Tackling the Public Sector Cyber Skills Gap

Pionen
October 11, 2022

There is a well-documented shortage of skilled, qualified and experienced cyber security personnel in the UK. Just look at the Department for Digital, Culture, Media & Sport’s paper “Cyber security skills in the UK labour market 2022”; it’s packed with statistics and findings from far-reaching qualitative and quantitative research. Here at the coalface of delivering cyber security solutions, we concur that demand is outstripping supply, irrespective of geography or sector.

In this blog, we unpack the problem and explore options that can make a real difference to increasing public sector cyber resilience.

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Why is this problem compounded in the public sector?

Although we see a cyber security skills problem across the board, there are several factors that conspire to make it a bigger issue for the public sector:

  • Permanent public sector salary bands are typically below market average and inflexible. This makes it tricky to attract quality permanent staff and retain them when salary increases come up for negotiation at review time or, worse, on threat of resignation.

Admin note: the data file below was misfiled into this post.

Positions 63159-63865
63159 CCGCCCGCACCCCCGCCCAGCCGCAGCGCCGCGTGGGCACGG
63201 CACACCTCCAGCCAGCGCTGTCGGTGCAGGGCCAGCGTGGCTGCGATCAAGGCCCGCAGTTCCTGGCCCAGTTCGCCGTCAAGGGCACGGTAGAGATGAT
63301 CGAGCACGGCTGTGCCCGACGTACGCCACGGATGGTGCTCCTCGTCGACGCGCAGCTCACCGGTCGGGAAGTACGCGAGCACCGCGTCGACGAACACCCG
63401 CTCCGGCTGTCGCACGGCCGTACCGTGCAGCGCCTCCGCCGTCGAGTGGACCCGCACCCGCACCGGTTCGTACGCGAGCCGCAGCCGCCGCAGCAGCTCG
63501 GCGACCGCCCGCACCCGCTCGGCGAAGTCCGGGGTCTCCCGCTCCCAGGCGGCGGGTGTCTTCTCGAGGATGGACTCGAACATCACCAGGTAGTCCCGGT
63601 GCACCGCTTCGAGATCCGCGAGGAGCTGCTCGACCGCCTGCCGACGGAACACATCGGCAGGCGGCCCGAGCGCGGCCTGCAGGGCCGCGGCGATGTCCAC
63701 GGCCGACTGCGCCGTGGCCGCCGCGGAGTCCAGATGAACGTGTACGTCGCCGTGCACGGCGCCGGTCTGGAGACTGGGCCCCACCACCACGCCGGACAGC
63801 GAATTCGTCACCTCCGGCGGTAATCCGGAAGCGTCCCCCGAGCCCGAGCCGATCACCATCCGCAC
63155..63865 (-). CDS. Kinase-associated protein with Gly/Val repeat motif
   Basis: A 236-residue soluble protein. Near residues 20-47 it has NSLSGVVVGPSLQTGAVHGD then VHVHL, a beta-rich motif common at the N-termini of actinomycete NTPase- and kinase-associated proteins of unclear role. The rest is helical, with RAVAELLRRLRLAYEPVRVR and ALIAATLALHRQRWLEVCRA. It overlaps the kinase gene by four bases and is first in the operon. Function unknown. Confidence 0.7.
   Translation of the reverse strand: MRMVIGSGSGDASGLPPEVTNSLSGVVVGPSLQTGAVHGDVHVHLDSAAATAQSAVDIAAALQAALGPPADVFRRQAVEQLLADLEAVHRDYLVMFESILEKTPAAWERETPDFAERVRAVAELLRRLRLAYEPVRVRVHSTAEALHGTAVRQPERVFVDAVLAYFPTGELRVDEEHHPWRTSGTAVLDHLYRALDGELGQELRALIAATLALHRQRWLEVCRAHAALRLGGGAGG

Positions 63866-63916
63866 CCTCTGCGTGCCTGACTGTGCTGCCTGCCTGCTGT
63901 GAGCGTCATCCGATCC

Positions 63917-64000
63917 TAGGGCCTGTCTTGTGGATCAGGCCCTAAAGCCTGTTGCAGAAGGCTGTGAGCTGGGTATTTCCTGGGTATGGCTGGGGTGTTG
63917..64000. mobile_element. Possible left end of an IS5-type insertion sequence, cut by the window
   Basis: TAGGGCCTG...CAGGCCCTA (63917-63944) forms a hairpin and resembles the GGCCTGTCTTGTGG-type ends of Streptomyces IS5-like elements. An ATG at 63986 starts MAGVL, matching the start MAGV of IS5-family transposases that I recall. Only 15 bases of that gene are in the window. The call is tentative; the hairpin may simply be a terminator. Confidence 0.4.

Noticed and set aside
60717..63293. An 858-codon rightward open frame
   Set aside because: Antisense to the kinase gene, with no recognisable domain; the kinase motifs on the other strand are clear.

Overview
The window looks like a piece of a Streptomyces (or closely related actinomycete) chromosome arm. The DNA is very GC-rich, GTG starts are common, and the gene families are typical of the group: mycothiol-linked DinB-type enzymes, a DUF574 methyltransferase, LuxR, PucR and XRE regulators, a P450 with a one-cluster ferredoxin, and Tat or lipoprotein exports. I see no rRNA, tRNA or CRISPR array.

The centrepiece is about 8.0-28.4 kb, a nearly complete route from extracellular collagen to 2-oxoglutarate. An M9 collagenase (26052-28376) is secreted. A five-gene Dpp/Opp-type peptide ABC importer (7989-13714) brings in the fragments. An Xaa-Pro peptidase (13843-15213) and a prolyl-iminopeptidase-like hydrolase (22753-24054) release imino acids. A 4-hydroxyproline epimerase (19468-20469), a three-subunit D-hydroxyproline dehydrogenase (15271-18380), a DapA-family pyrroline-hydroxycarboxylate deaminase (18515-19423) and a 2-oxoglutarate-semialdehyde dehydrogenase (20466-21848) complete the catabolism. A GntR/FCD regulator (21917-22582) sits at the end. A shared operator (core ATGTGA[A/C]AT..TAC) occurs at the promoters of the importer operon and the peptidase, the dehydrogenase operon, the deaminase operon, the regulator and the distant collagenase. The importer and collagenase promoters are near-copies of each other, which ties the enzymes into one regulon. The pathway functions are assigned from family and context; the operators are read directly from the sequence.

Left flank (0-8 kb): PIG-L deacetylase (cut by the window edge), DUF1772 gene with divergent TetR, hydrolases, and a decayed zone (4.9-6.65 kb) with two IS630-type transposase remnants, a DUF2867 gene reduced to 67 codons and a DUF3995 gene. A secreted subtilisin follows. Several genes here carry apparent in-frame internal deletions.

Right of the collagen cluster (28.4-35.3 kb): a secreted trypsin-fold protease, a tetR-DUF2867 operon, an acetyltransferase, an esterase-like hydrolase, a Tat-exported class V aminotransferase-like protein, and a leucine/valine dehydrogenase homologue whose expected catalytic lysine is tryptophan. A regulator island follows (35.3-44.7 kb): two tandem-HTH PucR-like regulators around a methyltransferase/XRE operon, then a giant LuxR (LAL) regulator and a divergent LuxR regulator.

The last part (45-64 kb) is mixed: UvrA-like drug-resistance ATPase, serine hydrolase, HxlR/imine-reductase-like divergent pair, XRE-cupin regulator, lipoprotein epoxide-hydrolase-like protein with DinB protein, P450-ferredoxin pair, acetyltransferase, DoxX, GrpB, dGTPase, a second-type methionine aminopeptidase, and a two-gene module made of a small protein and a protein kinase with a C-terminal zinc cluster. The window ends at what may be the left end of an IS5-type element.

• The public sector recruitment process can be glacial. In a fiercely competitive market, available talent is snapped up quickly, sometimes before the public sector application deadline even closes.
  • The regular demand for security clearance makes the small of pool of candidates even smaller and even tiny if a DV clearance is a pre-requisite. And the delays involved in getting security clearances in advance of a formal offer being made can result in more candidates dropping out of the recruitment process.
  • When turning to the contract market, the day rates on offer are average and are often “Inside IR35”, which limits interest from the cream of the crop of candidates.

Based on our experience, we have a series of tips that are real options for public sector organisations to attract, retain and augment their cyber security capability.

Tackling the problem in-house

There are no silver bullets to address the cyber security skills problem but remember, only a small percentage of people are purely driven by money. By focusing on other factors, public sector organisations can create a strong pull for candidates. During recruitment campaigns, onboarding and retention activity, consider the following:

  • Focus on purpose: public sector organisations exist to provide citizen services on the frontline and back office. Services that need protection from the threat and impact of cyber events to keep people safe, healthy, educated and so on. A public service culture appeals to many people in a way that private sector firms often can’t.

  • Focus on personal development: public sector organisations tend to spend more on training in both technical and soft skills than private sector companies. By helping people “be their best” and gain associated badges, accreditations and certifications will boost their confidence and open up new opportunities for promotion.